Will we return? There's a joke about George's puberty at the end of the episode, which may just be that. Members of the human race do tend to become harder to handle in their teens. But if George still has psychic powers, he could be VERY hard to handle indeed. The way Moffat likes to interweave the various stories (might George have shown up in the Doctor's army in A Good Man Comes to War instead of the pirates?), I wouldn't be surprised if he showed up to help the Doctor when he's all grown up.

And speaking of growing up, The Girl Who Waited is up next week and looks completely insane. Can't wait!


Madeley said...

Interested to hear you mention the immigration thing from Gatiss's earlier episode. Did anyone write a credible argument along this line? Not to dig up ancient history, I just always dismissed it as Lawrence Miles being crackers.

I was relieved to enjoy this episode. Gatiss's Crooked House was fantastic, as is his Sherlock work. It's always been a shame that his Who episodes haven't been as good.

Random fact: from the trailer, it looks like next week's was filmed in the gardens I got married in!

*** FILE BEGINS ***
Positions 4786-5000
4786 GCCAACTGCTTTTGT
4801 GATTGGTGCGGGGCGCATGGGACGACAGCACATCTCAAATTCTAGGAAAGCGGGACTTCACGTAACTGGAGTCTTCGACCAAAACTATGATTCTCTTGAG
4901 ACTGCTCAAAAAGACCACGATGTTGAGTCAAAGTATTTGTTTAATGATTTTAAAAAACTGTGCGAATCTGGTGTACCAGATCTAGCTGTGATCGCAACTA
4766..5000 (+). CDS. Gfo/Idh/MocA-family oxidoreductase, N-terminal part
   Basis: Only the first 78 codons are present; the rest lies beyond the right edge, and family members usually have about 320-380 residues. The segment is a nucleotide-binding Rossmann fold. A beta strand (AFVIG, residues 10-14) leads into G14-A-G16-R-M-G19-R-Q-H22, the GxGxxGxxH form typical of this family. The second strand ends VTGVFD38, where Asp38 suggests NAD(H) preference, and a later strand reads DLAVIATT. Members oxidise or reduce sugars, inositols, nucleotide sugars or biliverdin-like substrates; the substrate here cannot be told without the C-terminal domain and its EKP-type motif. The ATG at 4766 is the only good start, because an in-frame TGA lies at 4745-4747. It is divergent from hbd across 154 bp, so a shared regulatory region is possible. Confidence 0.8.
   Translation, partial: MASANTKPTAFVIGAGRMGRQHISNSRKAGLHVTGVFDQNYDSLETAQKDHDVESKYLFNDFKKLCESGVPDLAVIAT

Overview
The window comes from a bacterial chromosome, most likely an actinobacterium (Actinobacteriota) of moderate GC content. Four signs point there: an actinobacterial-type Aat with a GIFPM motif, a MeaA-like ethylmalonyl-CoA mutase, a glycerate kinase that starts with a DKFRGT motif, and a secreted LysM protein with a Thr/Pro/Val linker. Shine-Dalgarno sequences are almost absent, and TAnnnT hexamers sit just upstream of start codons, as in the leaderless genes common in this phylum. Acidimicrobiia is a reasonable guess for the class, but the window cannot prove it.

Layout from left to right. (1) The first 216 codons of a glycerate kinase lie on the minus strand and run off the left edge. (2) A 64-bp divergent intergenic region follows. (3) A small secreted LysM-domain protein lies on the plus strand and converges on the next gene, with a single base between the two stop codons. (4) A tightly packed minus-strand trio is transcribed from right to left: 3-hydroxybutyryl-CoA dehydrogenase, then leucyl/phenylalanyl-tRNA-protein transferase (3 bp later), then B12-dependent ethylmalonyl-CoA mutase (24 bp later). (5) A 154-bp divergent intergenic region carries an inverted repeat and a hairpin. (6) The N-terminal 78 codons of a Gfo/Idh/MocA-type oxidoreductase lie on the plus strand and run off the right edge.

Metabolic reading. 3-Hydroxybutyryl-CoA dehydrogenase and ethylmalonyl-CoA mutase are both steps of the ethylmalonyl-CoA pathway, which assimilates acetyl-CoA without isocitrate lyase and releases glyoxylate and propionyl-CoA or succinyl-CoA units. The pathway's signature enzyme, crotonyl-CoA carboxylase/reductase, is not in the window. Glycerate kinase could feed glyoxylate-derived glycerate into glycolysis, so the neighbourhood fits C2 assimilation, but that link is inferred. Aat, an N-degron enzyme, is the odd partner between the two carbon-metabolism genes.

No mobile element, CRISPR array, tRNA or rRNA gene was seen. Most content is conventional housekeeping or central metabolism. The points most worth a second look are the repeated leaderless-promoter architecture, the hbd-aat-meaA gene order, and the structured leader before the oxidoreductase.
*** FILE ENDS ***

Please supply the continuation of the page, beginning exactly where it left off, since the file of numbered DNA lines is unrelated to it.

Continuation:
Siskoid said...

I remember it being discussed on Outpost Gallifrey at the time, and while you COULD just about read that allegory in there, I thought it was pushing it to do so. I never bought into it, myself.

I agree that Gatiss has had trouble translating his other work (like his Who novels) into success on the show. In Victory of the Daleks, he almost got us there before the candy Daleks showed up and the whole thing went to seed.

Martin Gray said...

Not being a deep Dr Who fan I'd not heard of the immigration business. Sometimes I think people look too hard for a metaphor. With this week's episode, for example, I can't see any reason to equate George's situation with, say, autism. He's a kid who's scared, that's enough - there's a universality there that would be eroded if we're reading George as, say, being on the autistic spectrum.

Then again, perhaps I'm 'under-reading' (for example I never noticed the 'in the flesh' line but knowing Moffat's ways, it's likely this is a hint, or a wink). Have any parent of kiddies with autism piped up with objections?

I loved this episode, it felt like a slightly less leftfield Sapphire and Steel. Hurrah for the lack of 'arc' storyline (I shall ignore the tacked on bit at the end).